Modern sportswashing can take many forms. Qatar wants the world to see it as the host of the 2022 men's World Cup, not a country where migrant workers are exploited. (Including for the competition: Thousands of workers have died over the last decade building the World Cup infrastructure.) Former Chinese Communist Party leader Mao Tse-tung once banned golf, calling it a “sport for millionaires,” but the game has since become both legal and popular in China, leading to propaganda that golf was actually invented there. If you were to listen to the Party, you'd believe that everything that happens in China started in China and belongs to China.

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If you think that kind of silly nationalistic fable would never fly in the U.S., I have two words for you: Abner Doubleday. Millions of American kids have grown up believing Doubleday invented baseball—a myth that was created a century ago to distance the national pastime from its foreign antecedents, cricket and rounders.

“It is a proven fact that the game now designated 'Base ball' is of modern and purely American origin,” insisted one of the game's first power brokers, Albert G. Spalding, in his 1911 book America's National Game.

There is a hint of sportswashing every time a U.S. president throws out a first pitch or a college president talks about football as the “front porch” of a university. Sports seem like they aren't political, which is precisely why they are so often used for political purposes. The drama seduces us, and our passions distract us, and so we swallow whatever government officials feed us without even realizing it.

After Russia invaded Ukraine, the International Olympic Committee and FIFA moved to ban both Russia and its ally Belarus from competition. That might not seem like much of a penalty for Russia's atrocities in Ukraine, but don't think of it as a punishment. Think of it as taking away a weapon. President Vladimir Putin has long used sports to shape Russia's image as both powerful and reasonable.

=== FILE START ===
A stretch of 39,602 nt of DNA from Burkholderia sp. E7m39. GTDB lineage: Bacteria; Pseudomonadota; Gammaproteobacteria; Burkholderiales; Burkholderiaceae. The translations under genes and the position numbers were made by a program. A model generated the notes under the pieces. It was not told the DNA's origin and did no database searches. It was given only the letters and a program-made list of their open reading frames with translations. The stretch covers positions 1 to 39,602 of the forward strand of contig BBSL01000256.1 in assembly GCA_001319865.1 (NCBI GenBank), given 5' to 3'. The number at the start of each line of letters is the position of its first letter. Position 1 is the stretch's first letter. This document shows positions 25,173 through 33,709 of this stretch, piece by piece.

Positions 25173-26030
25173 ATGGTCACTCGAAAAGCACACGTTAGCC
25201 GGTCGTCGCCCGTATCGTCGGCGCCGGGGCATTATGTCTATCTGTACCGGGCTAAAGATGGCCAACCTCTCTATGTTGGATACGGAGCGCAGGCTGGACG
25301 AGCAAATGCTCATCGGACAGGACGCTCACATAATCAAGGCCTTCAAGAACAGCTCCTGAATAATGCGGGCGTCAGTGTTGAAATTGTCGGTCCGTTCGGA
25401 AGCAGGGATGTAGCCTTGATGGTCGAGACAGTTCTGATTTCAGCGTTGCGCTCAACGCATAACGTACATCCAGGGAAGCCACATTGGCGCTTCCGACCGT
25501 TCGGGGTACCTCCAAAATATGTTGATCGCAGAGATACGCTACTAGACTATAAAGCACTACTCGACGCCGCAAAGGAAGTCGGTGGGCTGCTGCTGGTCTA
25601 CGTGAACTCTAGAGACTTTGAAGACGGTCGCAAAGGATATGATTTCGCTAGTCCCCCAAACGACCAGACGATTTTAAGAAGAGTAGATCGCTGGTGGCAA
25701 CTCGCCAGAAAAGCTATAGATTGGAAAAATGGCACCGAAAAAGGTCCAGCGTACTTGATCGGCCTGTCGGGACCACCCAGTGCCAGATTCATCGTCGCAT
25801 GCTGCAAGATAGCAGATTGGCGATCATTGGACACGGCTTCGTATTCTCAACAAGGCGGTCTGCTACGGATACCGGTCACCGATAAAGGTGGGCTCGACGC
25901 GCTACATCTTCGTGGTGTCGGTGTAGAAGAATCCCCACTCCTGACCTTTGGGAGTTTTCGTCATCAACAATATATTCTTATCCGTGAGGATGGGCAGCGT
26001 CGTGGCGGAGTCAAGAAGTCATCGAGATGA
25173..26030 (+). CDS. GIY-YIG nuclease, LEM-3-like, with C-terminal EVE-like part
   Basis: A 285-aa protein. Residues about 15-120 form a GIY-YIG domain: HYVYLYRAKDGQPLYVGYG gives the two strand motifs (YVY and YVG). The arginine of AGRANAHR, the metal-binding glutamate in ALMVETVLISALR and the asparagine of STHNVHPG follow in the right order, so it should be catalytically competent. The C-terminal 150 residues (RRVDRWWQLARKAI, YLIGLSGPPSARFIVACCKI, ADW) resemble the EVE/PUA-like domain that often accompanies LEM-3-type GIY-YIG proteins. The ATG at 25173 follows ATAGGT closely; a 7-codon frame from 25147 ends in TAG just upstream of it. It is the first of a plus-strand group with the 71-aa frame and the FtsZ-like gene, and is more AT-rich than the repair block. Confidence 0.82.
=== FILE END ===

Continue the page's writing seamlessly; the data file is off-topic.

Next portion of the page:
Shortly after delivering a famously blistering anti-West speech in Munich in 2007, Putin successfully lobbied the IOC to award the '14 Winter Olympics to Sochi, a one-two punch that made Russia seem like it (and its leader's views) belonged on the world stage. Russia kept using sports to look strong (instituting a state-sponsored doping program to increase the country's medal count) and friendly (Putin opened the '18 men's World Cup by welcoming spectators and journalists to “open, hospitable, friendly Russia.”) Earlier this year, he attended the '22 Winter Olympics opening ceremony and appeared to fake falling asleep as the Ukrainian delegation entered the stadium, then invaded Ukraine shortly after the Games ended.

The modern Olympics, like the ancient ones, have often been a political tool. When Nazi Germany hosted the 1936 Summer Olympics, it saw the event as a pep rally for the Aryan race. The Games' slogan was “I Call the Youth of the World!” Adolf Hitler built the Olympiastadion in Berlin, which supposedly seated 100,000 people, and the Nazis paid for propagandist filmmaker Leni Riefenstahl to make a documentary about the Olympics. The Nazis also took down signs banning Jews from public places, in an effort to seem . . . well, open, hospitable and friendly.

“People take sports super seriously,” Christesen says. “And as soon as people do that, you can leverage it for geopolitical purposes. My students are like, 'Everyone's too cynical [for it to work now]. Of course it works. It always works. In some ways, it works better now, because you're so bombarded by it all the time that you can't escape from it.”

A PR tactic that has been successful for more than 2,000 years is probably not going away anytime soon. But sports fans and journalists can at least call sportswashing what it is, and athletes should show some self-respect when tyrants come calling. There are plenty of ways to host games without being part of such a dirty one.

Read more of SI’s Daily Cover stories here:

Sportswashing and Global Football’s Immense Power
Rory McIlroy Was Once the Next Tiger Woods. So, What Is He Now?
We Haven’t Seen the Best of Shohei Ohtani

Sportswashing Is Everywhere, but It’s Not New (2024)